Beginning on the root chord of, "A Minor," the melody uses Minor Pentatonic Scale to highlight roots and minor 3rd intervals with passing tones. 

Measure two walks across the chords of, "F Major 6," and, "E Minor." Each chord is arpeggiated from the bass-tone into the treble. 

Measure three repeats much of what we saw happening in measure one. Strong emphasis is placed upon the arrival of the "C Major" chord in measure four. Where that "C" chord pushes into the VII chord of the key "G Major." However, the interesting thing is that the "G Major" chord is in a 1st Inversion Position, (with the Major 3rd" in the bass). Enjoy!

Micro Lesson 150: "A Minor" Guitar Pop Melody

Gibson in Trouble: 'Their Employees Hate Them, and Their Customers Think They're Crap'


An interesting report has recently surfaced on Gawker, pointing out that guitar titan Gibson is in quite a pickle, facing heat both from its employees and customers.

The source got in touch with both groups and concluded that "Gibson faces two main problems: their employees hate them (particularly CEO Henry Juszkiewicz), and their customers think they're crap." 

The source noted: "The first sign that something might be wrong with the way Gibson is run is that not one but TWO of our tipsters said that their experiences at Gibson were so bad that they are planning to write a book about them."

A longtime Gibson user commented: "I'm a longtime Gibson player and collector. Last year I went into a Sam Ash store to buy either a Les Paul Standard or a Traditional. The sales guy who knows me well told me to open the control cavity first. He knows I like to change pickups and sometimes capacitors to get variations in tone. This is very common among guitar players."

"When I opened up the control cavity, instead of seeing metal potentiometers and capacitors, I saw a plastic circuit board that the pickups plug into. The sales person told me that they have been turning away customer after customer that wants to change out pickups because the parts to do so aren't available."

"eBay is littered with the new pickup and circuit boards because folks are pulling them out and replacing the guts with what used to come standard in every Les Paul. So, if someone buys a new Les Paul and they would like to change out the pickups, they now have to replace everything which adds an entire new layer to the cost of a pickup replacement."

"Thanks to the CEO of Gibson the secondary used market is exploding as the market for new Gibsons is declining. Gibson has always been the largest manufacturer of highly sought after 'boutique guitars.'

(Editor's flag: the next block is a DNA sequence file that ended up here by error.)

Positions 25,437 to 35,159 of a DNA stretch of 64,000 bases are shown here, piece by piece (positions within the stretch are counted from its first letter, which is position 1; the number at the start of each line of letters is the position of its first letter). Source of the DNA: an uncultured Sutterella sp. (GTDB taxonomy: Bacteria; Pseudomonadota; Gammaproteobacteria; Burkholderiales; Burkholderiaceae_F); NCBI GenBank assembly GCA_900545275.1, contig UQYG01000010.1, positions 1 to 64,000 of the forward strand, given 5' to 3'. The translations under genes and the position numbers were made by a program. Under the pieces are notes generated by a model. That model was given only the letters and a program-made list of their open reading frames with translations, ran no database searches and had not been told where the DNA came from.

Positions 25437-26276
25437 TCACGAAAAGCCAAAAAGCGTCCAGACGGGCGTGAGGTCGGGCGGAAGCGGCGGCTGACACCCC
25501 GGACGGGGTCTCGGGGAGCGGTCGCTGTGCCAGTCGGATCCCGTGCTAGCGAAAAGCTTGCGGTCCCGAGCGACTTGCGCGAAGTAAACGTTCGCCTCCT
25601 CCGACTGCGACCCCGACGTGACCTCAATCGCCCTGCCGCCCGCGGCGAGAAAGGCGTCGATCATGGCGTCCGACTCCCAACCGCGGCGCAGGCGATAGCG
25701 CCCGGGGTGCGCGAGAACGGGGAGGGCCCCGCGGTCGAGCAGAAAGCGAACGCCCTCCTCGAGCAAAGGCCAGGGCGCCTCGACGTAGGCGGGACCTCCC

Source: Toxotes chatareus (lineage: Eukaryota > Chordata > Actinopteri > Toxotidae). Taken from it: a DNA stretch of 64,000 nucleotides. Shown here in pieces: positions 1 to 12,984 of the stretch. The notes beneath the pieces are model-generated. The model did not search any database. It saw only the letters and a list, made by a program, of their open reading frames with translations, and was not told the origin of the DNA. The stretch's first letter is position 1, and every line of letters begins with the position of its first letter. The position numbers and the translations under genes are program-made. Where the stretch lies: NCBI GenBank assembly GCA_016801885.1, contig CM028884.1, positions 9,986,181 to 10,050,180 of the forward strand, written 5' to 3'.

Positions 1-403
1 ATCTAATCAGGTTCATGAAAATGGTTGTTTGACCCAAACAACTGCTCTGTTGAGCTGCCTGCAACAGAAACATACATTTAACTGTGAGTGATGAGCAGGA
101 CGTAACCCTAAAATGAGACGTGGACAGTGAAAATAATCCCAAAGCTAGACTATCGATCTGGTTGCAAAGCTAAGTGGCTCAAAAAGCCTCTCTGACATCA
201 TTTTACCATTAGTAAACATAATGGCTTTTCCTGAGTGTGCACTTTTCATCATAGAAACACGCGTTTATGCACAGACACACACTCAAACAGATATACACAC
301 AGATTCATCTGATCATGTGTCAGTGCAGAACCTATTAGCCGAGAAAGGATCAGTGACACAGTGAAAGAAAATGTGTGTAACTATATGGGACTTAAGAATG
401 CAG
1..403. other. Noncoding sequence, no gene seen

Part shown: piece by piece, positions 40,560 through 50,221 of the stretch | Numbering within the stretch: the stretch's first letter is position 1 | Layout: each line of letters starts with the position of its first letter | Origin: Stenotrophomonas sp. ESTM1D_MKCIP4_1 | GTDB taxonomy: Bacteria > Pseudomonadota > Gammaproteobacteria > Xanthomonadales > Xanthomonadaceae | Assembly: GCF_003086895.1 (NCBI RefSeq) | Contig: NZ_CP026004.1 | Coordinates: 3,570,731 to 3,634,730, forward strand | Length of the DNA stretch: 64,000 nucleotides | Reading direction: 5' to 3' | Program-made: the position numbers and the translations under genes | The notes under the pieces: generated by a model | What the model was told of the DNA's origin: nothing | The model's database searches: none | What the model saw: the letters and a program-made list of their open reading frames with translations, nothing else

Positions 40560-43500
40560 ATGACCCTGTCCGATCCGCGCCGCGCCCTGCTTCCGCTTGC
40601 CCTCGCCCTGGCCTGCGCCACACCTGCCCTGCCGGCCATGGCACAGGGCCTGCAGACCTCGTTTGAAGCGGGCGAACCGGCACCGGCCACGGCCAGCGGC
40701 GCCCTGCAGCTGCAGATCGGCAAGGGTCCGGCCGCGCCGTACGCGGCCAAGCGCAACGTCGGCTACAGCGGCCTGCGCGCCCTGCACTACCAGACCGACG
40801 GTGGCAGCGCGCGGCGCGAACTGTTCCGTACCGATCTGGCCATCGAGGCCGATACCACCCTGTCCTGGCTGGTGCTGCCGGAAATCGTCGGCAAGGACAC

"I was dumfounded when Gibson decided to celebrate Les Paul's 100th birthday with a lame marketing gimmick of buy a Les Paul and enter a contest to reimbursed. For the purchase price. They could have taken the opportunity to do something special to commemorate the event."

"The bottom line for me is this: I'm done buying new Gibson Guitars. In my opinion the company has become very exploitative of their customer base and is experimenting and destroying perfection. If it ain't broke, don't fix it. The world is full of great used pre-bad decision Gibsons."

Another comment from a music-store worker was packed with the same vibe, saying, "We sold Martin, Taylor, Fender, Huss and Dalton (custom acoustics from Stanton, VA) and for a short period, Gibson. The shop stopped carrying Gibson for the exact reason you have written here. The quality was crap and working with them was a nightmare.

"Even after we stopped carrying Gibson, we would have people bring them in, brand new, to be setup. The tuners on the $1,000+ models were as cheap as the Chinese knockoffs. The necks were incredibly off and difficult to keep straight. The frets needed a level and dress from day 1."

Another customer comment reads: "I have an early '90s SG. I would never buy another Gibson, I'd rather buy a knockoff and modify it to my liking (which I have) than spend $4,000-5,000 on a robot-made Les Paul. They are worth maybe $400 at most.

"If ever a company should disband itself since it sunk into the gutter in the late '70s it's Gibson. Overrated hack company. Try playing one in the store, the frets look like they were put in by chimps, the Q/A team must drink on the job. Their quality has been a joke since 1975, don't they get it?"

One woman who refused to take the job at Gibson shared her experiences about the hiring process, saying, "I just got a glimpse [of] what felt like the world's most baffling hiring process. 'The psychometric test takes approximately three hours to complete. If you have any questions in this process or problems with the testing, please let me know,' said the email when it plopped into my inbox yesterday."

"I promptly responded: 'I don't really have three hours spare to take tests before tomorrow. Also, please can I have a job description because you haven't actually sent me anything about the role, and I'd really rather know exactly what you expect before I succumb to being tested for THREE WHOLE HOURS.' Or something to that effect. It wasn't quite as stroppy. But seriously, I had other admin to attend to, like answering my Tinder messages."